Featured Research

from universities, journals, and other organizations

Water flowing on Mars, NASA spacecraft data suggest

Date:
August 4, 2011
Source:
NASA/Jet Propulsion Laboratory
Summary:
Observations from NASA's Mars Reconnaissance Orbiter have revealed possible flowing water during the warmest months on Mars.

Warm-Season Flows on Slope in Newton Crater: This series of images shows warm-season features that might be evidence of salty liquid water active on Mars today.
Credit: NASA/JPL-Caltech/Univ. of Arizona

Observations from NASA's Mars Reconnaissance Orbiter have revealed possible flowing water during the warmest months on Mars.

"NASA's Mars Exploration Program keeps bringing us closer to determining whether the Red Planet could harbor life in some form," NASA Administrator Charles Bolden said, "and it reaffirms Mars as an important future destination for human exploration."

Dark, finger-like features appear and extend down some Martian slopes during late spring through summer, fade in winter, and return during the next spring. Repeated observations have tracked the seasonal changes in these recurring features on several steep slopes in the middle latitudes of Mars' southern hemisphere.

"The best explanation for these observations so far is the flow of briny water," said Alfred McEwen of the University of Arizona, Tucson. McEwen is the principal investigator for the orbiter's High Resolution Imaging Science Experiment (HiRISE) and lead author of a report about the recurring flows published in the journal Science.

Some aspects of the observations still puzzle researchers, but flows of liquid brine fit the features' characteristics better than alternate hypotheses. Saltiness lowers the freezing temperature of water. Sites with active flows get warm enough, even in the shallow subsurface, to sustain liquid water that is about as salty as Earth's oceans, while pure water would freeze at the observed temperatures.

"These dark lineations are different from other types of features on Martian slopes," said Mars Reconnaissance Orbiter Project Scientist Richard Zurek of NASA's Jet Propulsion Laboratory in Pasadena, Calif. "Repeated observations show they extend ever farther downhill with time during the warm season."

The features imaged are only about 0.5 to 5 yards or meters wide, with lengths up to hundreds of yards. The width is much narrower than previously reported gullies on Martian slopes. However, some of those locations display more than 1,000 individual flows. Also, while gullies are abundant on cold, pole-facing slopes, these dark flows are on warmer, equator-facing slopes.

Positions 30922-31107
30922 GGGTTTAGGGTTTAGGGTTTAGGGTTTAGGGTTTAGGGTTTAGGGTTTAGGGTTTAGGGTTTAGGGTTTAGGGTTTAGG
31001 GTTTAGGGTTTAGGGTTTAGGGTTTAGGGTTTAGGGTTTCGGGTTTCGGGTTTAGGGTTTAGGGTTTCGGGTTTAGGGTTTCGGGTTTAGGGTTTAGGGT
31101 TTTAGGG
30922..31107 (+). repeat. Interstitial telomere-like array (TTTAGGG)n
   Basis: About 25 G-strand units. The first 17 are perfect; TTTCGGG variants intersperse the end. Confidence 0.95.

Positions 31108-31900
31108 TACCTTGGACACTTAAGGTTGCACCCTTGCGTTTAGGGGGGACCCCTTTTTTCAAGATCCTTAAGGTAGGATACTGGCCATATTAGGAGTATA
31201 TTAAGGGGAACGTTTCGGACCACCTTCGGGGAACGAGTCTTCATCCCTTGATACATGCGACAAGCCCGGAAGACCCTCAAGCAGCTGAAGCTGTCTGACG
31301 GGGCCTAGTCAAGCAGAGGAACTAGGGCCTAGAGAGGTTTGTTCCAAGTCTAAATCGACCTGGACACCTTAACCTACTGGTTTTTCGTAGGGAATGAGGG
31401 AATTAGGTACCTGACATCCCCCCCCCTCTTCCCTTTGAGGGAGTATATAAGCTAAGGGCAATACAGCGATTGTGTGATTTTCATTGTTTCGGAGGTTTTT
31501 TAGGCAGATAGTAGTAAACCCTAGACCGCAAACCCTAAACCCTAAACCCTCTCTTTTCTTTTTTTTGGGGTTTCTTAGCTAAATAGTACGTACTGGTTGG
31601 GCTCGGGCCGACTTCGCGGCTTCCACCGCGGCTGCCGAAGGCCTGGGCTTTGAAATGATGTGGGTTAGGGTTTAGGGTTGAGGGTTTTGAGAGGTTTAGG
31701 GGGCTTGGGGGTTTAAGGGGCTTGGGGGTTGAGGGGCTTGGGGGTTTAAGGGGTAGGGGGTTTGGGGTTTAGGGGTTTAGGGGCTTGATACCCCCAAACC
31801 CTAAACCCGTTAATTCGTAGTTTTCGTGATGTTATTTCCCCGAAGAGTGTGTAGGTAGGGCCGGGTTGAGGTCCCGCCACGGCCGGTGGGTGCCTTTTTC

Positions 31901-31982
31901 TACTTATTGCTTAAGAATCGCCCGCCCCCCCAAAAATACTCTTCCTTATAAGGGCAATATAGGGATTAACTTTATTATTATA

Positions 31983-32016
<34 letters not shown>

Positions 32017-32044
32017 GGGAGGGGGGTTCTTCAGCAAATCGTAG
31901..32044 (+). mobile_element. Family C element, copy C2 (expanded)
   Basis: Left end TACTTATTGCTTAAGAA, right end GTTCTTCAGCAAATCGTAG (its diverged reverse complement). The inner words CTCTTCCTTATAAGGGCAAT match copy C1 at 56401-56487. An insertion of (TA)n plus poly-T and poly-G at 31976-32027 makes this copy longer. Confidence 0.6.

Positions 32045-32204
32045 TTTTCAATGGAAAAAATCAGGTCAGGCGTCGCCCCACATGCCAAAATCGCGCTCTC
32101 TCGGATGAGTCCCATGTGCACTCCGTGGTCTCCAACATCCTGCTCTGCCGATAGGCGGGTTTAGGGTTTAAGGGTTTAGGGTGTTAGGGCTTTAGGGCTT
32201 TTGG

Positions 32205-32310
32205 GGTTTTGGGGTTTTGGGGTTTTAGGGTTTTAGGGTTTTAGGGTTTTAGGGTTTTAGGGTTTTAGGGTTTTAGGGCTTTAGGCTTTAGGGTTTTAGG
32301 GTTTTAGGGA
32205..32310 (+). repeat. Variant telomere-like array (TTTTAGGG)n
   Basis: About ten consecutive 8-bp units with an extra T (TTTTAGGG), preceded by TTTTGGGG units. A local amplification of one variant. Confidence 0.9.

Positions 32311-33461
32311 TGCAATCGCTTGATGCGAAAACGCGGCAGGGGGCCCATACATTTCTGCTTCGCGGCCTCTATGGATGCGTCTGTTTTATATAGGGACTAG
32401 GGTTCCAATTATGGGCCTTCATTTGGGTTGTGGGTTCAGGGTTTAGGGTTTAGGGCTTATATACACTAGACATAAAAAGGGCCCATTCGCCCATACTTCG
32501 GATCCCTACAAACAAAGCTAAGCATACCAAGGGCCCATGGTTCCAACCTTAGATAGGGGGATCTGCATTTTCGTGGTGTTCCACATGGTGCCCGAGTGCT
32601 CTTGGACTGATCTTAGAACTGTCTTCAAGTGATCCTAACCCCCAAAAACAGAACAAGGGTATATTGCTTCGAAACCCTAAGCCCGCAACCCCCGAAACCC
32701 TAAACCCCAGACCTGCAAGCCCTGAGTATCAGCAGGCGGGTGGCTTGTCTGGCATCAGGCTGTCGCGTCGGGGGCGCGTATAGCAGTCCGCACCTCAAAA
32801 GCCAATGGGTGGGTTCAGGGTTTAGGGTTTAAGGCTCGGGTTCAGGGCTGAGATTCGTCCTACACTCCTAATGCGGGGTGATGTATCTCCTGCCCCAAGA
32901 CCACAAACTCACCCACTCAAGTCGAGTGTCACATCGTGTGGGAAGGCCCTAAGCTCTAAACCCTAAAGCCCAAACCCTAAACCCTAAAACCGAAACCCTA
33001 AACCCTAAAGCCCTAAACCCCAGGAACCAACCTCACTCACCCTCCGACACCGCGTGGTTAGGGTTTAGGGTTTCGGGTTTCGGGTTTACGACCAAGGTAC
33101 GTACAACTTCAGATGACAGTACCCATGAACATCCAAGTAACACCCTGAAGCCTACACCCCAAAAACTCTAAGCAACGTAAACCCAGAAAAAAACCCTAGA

The images show flows lengthen and darken on rocky equator-facing slopes from late spring to early fall. The seasonality, latitude distribution and brightness changes suggest a volatile material is involved, but there is no direct detection of one. The settings are too warm for carbon-dioxide frost and, at some sites, too cold for pure water. This suggests the action of brines, which have lower freezing points. Salt deposits over much of Mars indicate brines were abundant in Mars' past. These recent observations suggest brines still may form near the surface today in limited times and places.

When researchers checked flow-marked slopes with the orbiter's Compact Reconnaissance Imaging Spectrometer for Mars (CRISM), no sign of water appeared. The features may quickly dry on the surface or could be shallow subsurface flows.

"The flows are not dark because of being wet," McEwen said. "They are dark for some other reason."

A flow initiated by briny water could rearrange grains or change surface roughness in a way that darkens the appearance. How the features brighten again when temperatures drop is harder to explain.

"It's a mystery now, but I think it's a solvable mystery with further observations and laboratory experiments," McEwen said.

These results are the closest scientists have come to finding evidence of liquid water on the planet's surface today. Frozen water, however has been detected near the surface in many middle to high-latitude regions. Fresh-looking gullies suggest slope movements in geologically recent times, perhaps aided by water. Purported droplets of brine also appeared on struts of the Phoenix Mars Lander. If further study of the recurring dark flows supports evidence of brines, these could be the first known Martian locations with liquid water.